Nakkula award goes to Florida Sun Sentinel reporters
Two Florida reporters have won the 2014 Al Nakkula Award for Police Reporting from the CU Journalism & Mass Communication program and the Denver Press Club.
The $2,000 Nakkula prize goes to reporter Megan O’Matz and database editor John Maines of the South Florida Sun Sentinel for their series, “Cops,Cash,Cocaine.” The piece uncovered a police department’s secret scheme to lure drug dealers to a small town, entangle them in a sting and pocket money from the operation. The police department reaped millions of dollars and individual officers collected hundreds of thousands of dollars in overtime payments.
“The Sun Sentinel’s report stood out for the sheer doggedness of the reporting and the reporters’ exposure of such an audacious operation,” said Nakkula judge Kevin Vaughan, who currently works as an investigative reporter for Fox Sports.
Sun Sentinel editor Howard Saltz said he was proud of the reporters’ work: “ ‘Cops, Cash, Cocaine’ was one of those stories that allowed Megan O’Matz and John Maines to deploy the skills they have become known for around here: Piecing together bits of information, reviewing documents endlessly, talking to sources and checking things out in person. In other words: Old-fashioned tenacity,’’ he said.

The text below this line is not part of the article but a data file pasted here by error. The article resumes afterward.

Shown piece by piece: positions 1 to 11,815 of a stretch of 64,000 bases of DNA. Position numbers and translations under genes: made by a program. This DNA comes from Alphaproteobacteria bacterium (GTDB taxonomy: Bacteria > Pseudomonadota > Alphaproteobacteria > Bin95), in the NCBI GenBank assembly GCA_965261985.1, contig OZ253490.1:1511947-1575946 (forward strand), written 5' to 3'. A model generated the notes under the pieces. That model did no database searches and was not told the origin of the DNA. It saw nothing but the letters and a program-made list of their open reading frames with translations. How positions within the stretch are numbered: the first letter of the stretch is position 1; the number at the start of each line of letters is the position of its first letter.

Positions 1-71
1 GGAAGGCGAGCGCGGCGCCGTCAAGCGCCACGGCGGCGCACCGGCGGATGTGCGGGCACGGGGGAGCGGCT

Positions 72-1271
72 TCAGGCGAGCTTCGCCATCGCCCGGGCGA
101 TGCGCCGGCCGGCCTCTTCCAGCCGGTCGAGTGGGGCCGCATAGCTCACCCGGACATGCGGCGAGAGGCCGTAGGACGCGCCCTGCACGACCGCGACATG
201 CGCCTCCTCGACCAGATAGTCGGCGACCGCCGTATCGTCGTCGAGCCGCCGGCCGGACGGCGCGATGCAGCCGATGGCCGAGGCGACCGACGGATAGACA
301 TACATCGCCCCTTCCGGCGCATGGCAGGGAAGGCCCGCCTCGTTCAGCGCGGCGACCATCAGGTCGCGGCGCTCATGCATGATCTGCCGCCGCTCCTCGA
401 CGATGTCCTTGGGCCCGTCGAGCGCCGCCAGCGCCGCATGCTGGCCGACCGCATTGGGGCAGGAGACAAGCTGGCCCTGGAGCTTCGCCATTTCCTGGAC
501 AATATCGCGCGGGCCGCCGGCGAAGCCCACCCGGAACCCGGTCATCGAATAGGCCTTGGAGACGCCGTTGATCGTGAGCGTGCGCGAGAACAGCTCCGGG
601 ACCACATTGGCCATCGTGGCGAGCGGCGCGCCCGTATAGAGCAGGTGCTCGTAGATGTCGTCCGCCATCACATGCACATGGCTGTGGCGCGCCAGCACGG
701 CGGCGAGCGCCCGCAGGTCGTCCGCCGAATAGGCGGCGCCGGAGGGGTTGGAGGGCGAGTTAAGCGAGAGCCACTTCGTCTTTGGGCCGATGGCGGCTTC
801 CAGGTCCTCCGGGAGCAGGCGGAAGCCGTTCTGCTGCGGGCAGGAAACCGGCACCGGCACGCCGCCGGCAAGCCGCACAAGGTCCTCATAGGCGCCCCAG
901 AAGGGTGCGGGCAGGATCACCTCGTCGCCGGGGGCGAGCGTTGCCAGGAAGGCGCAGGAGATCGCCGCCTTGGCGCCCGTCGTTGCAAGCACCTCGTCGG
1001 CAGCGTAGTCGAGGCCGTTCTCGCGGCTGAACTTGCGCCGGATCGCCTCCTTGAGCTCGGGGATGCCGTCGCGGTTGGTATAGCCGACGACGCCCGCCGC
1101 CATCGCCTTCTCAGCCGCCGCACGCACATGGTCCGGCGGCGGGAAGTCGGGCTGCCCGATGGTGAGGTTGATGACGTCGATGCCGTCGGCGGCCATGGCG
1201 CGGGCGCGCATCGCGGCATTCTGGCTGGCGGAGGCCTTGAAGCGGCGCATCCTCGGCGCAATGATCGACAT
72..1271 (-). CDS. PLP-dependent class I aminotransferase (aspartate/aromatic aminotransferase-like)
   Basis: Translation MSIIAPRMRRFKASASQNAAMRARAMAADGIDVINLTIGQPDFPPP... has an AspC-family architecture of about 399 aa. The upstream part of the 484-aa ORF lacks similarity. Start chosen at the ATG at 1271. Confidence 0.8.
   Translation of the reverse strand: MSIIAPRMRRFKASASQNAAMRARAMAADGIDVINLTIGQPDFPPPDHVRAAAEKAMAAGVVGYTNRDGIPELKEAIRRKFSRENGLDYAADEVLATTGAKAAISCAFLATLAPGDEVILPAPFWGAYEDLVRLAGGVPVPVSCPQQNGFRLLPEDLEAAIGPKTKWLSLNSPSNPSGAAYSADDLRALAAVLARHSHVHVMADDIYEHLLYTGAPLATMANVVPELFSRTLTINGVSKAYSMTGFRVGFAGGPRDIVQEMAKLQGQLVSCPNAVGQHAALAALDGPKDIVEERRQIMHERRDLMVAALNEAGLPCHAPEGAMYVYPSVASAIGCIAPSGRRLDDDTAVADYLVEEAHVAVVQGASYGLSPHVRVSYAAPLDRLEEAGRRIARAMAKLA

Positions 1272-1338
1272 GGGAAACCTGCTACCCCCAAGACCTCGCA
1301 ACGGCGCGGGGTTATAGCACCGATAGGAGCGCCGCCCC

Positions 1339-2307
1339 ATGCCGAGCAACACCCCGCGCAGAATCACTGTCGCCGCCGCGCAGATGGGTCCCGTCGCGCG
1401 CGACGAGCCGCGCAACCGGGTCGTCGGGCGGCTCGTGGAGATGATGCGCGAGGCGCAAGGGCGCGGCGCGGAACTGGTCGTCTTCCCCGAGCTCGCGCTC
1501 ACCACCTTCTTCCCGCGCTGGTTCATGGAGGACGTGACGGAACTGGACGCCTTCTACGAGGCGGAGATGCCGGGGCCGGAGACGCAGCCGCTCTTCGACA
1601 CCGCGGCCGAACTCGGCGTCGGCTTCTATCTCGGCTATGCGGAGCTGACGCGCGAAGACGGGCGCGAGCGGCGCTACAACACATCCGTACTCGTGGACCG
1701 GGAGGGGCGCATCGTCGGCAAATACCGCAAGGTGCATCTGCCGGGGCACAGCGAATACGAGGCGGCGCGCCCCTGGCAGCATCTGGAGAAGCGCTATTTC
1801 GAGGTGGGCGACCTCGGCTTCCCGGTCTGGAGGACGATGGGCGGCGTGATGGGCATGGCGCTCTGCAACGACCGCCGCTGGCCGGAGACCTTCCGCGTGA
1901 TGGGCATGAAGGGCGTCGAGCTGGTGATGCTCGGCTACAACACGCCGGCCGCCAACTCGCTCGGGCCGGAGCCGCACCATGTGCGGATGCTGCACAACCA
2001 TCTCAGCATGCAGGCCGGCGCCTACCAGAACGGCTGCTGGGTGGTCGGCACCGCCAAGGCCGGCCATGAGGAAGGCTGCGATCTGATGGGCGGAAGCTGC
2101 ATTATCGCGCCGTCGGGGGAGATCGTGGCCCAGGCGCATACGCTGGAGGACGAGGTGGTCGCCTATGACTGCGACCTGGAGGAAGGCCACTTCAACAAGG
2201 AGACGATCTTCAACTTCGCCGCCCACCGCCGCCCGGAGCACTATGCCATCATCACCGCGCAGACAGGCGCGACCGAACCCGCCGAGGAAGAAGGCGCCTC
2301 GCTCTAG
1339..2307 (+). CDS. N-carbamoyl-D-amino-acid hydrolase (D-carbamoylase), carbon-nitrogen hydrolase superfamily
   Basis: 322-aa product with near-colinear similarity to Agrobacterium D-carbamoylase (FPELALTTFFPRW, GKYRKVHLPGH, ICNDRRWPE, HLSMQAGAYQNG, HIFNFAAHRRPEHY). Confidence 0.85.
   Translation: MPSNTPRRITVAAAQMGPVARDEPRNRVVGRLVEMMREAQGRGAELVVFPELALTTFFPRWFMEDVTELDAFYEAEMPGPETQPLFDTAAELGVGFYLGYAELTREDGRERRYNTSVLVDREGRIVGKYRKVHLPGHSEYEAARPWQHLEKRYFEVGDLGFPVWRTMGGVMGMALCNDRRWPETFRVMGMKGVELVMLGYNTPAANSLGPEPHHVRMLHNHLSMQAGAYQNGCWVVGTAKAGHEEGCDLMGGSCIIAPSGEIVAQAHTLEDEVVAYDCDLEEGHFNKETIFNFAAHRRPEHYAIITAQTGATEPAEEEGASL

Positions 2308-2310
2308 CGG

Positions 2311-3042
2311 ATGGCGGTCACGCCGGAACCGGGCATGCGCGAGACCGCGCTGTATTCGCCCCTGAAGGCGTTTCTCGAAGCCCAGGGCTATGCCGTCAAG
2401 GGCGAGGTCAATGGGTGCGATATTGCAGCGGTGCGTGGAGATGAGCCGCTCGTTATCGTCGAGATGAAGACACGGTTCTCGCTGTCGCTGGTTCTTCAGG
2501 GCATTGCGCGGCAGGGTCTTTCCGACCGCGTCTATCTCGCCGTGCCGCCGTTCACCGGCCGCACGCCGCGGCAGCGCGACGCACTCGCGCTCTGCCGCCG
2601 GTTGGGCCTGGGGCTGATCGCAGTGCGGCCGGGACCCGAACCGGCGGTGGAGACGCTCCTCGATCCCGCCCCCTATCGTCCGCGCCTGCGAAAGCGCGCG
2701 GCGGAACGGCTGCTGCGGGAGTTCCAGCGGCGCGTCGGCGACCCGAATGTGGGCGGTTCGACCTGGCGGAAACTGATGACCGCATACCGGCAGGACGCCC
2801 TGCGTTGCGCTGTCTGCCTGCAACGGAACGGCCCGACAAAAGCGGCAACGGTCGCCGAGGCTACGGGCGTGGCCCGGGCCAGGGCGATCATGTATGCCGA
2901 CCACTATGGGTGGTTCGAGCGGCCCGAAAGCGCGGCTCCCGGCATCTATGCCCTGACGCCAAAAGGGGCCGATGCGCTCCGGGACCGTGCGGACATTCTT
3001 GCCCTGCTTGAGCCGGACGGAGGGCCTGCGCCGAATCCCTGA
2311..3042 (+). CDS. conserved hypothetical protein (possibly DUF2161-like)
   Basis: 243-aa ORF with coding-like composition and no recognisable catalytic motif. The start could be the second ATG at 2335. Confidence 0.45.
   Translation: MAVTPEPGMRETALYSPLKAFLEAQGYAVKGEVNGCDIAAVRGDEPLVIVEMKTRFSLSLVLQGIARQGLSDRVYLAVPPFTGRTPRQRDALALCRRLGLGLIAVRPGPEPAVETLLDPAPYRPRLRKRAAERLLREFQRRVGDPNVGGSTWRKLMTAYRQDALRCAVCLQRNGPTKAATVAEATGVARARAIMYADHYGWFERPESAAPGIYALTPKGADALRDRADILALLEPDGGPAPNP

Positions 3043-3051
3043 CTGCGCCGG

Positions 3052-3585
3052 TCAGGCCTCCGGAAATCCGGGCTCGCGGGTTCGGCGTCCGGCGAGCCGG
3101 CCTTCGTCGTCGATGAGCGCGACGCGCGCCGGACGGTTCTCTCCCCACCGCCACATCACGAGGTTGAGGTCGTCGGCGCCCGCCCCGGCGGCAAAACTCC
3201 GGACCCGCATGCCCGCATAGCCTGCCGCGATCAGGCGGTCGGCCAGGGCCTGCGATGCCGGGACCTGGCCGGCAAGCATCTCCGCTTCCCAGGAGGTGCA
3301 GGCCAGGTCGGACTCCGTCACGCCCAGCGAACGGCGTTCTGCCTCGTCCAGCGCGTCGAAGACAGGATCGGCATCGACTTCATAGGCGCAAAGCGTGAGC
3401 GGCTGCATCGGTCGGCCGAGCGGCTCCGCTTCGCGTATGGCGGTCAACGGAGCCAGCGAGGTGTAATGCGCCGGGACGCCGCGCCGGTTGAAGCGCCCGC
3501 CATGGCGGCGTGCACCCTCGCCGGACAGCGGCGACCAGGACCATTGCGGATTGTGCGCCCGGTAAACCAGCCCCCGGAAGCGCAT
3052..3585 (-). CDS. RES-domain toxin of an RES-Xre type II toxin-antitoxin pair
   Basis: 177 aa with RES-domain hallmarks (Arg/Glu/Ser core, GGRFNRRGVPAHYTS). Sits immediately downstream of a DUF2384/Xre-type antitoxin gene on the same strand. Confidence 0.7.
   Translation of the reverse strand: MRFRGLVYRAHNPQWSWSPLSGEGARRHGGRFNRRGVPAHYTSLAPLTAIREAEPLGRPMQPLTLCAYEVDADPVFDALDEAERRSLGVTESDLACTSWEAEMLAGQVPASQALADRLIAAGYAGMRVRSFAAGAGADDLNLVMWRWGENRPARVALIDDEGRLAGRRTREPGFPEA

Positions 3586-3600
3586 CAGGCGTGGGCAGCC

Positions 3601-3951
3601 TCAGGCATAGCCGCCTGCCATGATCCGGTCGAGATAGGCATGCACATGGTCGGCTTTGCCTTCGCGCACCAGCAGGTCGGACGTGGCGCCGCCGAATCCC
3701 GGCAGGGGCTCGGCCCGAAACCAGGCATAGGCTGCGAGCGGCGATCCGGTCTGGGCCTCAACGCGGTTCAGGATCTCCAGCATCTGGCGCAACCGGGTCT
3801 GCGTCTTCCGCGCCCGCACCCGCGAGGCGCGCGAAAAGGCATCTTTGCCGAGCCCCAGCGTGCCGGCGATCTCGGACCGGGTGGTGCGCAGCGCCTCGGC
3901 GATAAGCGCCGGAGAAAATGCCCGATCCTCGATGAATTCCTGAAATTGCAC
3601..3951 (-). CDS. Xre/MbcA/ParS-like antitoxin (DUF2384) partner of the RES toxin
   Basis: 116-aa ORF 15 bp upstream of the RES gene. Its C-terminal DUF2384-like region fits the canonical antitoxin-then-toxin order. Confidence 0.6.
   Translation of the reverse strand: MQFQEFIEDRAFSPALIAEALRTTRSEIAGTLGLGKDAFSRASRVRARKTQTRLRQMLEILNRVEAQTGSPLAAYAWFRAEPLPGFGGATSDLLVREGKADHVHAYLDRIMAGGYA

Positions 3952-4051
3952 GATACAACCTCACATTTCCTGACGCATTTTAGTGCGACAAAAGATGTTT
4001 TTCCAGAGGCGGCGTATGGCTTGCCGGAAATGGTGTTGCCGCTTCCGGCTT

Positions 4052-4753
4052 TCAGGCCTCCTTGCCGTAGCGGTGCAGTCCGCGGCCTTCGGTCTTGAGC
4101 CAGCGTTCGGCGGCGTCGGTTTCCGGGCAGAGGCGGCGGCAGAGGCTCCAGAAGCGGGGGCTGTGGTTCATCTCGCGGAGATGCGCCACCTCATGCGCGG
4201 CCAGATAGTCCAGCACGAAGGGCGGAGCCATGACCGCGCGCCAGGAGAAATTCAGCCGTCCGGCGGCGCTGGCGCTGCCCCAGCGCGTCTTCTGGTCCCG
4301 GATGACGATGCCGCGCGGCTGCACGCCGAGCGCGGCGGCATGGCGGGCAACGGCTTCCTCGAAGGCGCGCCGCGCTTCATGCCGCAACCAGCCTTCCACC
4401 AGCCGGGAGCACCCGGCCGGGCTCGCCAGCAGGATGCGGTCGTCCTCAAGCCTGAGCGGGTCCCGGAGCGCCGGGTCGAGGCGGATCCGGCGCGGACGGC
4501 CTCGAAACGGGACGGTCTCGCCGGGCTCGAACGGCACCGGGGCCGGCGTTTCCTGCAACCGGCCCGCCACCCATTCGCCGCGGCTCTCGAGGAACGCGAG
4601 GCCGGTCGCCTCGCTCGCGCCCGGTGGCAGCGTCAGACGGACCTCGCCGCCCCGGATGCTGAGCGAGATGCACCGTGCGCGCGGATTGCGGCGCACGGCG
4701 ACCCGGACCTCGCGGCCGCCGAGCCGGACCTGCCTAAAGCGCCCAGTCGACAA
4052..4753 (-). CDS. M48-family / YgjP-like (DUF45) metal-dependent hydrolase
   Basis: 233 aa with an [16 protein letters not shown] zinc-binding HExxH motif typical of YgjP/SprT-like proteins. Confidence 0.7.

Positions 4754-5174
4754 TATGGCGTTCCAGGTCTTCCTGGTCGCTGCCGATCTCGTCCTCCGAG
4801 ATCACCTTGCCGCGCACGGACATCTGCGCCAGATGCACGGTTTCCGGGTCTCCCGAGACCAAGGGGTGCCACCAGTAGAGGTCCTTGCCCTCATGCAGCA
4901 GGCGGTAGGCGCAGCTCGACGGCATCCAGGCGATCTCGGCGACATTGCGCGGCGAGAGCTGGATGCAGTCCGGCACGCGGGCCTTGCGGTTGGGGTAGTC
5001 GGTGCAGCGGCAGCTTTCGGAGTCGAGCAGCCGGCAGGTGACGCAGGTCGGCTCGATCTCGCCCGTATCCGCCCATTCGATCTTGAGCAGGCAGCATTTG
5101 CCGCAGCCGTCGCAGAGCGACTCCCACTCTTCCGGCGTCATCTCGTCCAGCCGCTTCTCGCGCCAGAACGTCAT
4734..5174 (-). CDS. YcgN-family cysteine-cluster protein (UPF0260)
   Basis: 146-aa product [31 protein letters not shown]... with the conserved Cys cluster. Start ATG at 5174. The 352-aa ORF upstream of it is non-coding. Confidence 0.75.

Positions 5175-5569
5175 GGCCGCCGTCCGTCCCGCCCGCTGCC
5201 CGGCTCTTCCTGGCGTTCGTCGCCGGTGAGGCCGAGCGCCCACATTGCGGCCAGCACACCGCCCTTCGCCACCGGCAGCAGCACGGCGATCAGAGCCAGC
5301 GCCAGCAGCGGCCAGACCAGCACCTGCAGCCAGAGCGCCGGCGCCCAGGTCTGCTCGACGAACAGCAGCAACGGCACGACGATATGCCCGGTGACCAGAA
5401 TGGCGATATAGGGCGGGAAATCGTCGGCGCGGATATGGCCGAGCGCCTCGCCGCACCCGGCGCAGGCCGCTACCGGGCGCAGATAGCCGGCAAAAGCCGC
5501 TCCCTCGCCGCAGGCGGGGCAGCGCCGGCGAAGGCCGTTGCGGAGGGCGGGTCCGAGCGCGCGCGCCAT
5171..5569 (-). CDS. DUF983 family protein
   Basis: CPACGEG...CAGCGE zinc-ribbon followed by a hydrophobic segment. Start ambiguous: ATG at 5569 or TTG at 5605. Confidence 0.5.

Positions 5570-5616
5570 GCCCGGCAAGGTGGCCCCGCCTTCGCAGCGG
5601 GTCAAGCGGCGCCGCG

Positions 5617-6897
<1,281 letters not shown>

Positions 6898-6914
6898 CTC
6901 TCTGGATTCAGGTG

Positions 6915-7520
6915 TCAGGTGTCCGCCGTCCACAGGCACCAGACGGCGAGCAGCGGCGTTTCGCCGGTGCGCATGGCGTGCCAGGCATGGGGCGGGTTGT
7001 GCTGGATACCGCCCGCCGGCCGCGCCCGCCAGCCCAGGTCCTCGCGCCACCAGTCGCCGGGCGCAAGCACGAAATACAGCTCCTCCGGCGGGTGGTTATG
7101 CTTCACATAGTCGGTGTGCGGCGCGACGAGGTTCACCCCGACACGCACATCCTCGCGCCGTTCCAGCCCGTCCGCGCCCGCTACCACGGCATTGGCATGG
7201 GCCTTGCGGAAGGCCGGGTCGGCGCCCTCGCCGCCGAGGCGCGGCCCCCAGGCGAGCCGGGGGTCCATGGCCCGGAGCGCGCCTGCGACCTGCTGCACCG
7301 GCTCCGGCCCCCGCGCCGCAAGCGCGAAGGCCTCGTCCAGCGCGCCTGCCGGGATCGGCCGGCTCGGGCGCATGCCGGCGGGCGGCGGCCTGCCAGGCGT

“The result of their investigation not only revealed something that still boggles the mind when you read it, but served the community by forcing a highly unusual — and arguably dangerous — police operation to shut down.”
O’Matz has received numerous state and national honors for previous work and was a 2006 finalist for the Pulitzer Prize in investigative reporting.
Series co-reporter Maines has been a database editor for the Sun Sentinel for 16 years. He and a Sun Sentinel colleague won the 2013 Pulitzer Prize for Public Service.
Second place in this year’s competition went to reporters John Diedrich and Raquel Rutledge of the Milwaukee Journal Sentinel for their series, Backfire.
The judges also sent a special commendation to the staff of the Pittsburgh Post-Gazette for the depth and breadth of their work in 2013. The staff entered two major reporting projects in the contest.
The contest was judged by five former Rocky Mountain News reporters, most of whom worked with Nakkula.